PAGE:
He cannot wait until Nov. 7
As usual with summer came the re-runs of NCIS and Law and Order, and of course the terrible reality shows — i.e. Apple Pie Wars and The Real Housewives of Flatwoods — that insult our intelligence. And they are sponsored by attorneys and car dealerships begging for our business.
And then comes fall, wonderful fall, with new shows and sports. So now we can relax and enjoy our televisions. But, no, it's a major election year. So each commercial break is not four ads but, five, and all are political campaign ads. We are so inundated by the mud-slinging and muck-raking of our would-be elected leaders. We are sick of them before they get elected.
I personally cannot wait until Nov. 7 (the day after Election Day) so the barrage of political name-calling will end. And I can get back to watching my television in peace, where the ambulance chaser and used car salesmen commercials will seem as innocent as little sinless cherubs on the screen.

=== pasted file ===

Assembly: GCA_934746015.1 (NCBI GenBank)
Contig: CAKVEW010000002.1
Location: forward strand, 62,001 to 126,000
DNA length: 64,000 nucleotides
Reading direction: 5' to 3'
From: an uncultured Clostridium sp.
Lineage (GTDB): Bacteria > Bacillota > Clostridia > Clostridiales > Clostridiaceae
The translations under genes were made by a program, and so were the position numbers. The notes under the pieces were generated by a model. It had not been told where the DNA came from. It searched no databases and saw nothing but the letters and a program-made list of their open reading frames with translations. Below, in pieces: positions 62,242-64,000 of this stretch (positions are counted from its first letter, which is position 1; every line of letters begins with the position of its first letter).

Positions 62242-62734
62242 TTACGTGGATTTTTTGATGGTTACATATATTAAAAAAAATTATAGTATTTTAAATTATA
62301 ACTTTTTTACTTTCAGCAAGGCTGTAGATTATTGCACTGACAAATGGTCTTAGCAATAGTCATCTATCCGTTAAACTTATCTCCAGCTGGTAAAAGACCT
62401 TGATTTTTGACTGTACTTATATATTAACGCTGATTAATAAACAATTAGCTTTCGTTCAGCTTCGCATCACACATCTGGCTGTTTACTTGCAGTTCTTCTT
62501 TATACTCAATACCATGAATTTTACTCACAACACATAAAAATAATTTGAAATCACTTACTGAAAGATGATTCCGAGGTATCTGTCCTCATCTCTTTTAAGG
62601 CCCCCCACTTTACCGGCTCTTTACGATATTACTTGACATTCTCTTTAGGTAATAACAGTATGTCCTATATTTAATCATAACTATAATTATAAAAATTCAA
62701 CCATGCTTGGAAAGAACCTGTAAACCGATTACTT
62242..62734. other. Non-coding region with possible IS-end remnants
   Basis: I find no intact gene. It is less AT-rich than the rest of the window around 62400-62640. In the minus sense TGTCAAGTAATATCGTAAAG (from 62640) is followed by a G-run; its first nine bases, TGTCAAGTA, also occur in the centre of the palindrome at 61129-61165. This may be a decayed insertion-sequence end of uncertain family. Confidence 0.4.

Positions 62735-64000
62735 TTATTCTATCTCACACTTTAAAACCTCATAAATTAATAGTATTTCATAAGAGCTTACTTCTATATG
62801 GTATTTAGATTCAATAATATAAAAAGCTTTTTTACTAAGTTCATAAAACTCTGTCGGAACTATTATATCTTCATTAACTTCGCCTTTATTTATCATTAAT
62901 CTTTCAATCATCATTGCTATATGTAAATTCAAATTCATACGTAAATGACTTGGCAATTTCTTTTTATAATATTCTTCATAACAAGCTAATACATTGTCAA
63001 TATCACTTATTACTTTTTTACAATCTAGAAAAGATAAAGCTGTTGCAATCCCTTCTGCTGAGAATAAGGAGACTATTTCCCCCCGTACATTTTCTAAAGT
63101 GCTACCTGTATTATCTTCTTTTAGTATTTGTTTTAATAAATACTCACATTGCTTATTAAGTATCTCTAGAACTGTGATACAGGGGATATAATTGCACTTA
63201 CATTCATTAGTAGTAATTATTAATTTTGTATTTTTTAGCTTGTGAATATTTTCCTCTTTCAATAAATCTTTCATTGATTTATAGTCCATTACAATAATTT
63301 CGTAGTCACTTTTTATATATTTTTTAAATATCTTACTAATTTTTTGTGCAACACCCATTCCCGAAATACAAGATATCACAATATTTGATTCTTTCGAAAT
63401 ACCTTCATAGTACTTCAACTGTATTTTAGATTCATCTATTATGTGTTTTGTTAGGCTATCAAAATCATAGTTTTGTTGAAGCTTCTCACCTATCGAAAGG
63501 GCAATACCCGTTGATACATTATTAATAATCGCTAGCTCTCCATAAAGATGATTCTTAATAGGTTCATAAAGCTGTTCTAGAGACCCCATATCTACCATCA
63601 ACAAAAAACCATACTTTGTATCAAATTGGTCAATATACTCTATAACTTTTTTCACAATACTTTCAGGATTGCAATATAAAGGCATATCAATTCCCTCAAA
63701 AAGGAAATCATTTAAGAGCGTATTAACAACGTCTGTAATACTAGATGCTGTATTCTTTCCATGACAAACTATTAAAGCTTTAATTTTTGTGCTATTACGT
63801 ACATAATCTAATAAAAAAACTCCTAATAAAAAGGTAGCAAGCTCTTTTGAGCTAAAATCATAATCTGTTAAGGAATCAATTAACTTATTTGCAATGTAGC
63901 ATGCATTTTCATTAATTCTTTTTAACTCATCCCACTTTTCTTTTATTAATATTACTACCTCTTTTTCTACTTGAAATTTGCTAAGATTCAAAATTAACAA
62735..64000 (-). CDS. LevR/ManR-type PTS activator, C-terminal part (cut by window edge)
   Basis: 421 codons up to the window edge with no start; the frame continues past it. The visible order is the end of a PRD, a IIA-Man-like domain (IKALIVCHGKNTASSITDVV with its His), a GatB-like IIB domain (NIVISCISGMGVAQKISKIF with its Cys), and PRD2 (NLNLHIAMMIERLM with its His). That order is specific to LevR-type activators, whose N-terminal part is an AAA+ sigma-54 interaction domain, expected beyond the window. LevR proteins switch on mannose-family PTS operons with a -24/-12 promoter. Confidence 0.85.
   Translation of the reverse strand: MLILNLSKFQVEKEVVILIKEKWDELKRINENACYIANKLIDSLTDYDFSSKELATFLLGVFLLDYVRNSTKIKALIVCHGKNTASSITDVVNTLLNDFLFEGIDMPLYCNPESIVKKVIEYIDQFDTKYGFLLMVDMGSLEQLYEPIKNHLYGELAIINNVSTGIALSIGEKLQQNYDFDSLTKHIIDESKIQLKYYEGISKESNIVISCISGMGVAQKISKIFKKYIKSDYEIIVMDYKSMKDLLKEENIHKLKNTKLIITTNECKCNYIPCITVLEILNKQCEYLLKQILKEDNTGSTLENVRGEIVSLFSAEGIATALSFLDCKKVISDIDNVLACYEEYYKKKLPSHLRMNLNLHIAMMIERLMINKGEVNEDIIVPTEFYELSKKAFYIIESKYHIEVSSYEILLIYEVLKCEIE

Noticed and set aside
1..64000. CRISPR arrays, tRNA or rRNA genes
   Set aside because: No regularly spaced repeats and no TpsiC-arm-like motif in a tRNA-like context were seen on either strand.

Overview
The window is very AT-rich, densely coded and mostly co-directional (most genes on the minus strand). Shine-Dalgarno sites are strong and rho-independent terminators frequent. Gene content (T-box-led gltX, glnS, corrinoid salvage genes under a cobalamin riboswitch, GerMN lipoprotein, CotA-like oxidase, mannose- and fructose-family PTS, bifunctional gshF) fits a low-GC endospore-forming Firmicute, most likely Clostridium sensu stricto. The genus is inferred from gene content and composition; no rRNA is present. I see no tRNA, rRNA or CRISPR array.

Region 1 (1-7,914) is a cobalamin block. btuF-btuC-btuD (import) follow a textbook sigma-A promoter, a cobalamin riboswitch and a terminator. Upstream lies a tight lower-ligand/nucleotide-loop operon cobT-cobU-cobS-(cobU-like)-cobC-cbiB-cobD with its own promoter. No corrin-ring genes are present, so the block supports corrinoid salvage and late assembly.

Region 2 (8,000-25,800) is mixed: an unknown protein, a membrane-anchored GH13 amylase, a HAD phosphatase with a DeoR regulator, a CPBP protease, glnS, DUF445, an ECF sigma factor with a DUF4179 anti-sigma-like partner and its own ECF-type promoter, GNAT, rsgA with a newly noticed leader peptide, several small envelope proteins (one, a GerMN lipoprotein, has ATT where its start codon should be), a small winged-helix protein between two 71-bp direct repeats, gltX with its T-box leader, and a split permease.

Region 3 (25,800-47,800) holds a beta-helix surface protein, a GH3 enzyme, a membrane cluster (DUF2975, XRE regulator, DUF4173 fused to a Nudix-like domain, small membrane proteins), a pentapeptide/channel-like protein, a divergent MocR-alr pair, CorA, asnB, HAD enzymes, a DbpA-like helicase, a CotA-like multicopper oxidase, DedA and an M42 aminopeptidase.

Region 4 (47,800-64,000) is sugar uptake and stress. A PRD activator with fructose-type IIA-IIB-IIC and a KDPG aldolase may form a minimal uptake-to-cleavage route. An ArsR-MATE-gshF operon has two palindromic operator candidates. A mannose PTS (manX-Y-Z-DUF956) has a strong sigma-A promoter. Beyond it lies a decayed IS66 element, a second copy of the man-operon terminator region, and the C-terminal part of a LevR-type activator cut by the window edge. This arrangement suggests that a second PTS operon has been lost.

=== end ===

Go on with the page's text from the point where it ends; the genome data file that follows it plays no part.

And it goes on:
Don Stewart, Ashland
Sure signs of Sunday drinkin’
I’ve formed an opinion on the idea of Sunday beer drinking and beer sales at the Ashland Riverfront Park.
It seems to me that whoever made the decision back in the 1980s to develop a shopping mall within a stone's throw from businesses in downtown Ashland and not think it would have a severe financial impact on downtown retail sales, must have been drinkin’ on Sunday.
A few years ago, pipeline construction completely destroyed the roadway on 6th Street, Central Avenue down to 9th Street and Greenup Avenue. Whoever signed off on the approval of the roller-coaster blacktop repair must have been drinkin’ on Sunday.
Driving on Carter Avenue, I find that traffic is three lanes one block, four lanes the next, and back to three lanes. Whoever set this traffic pattern must have been drinkin’ on Sunday.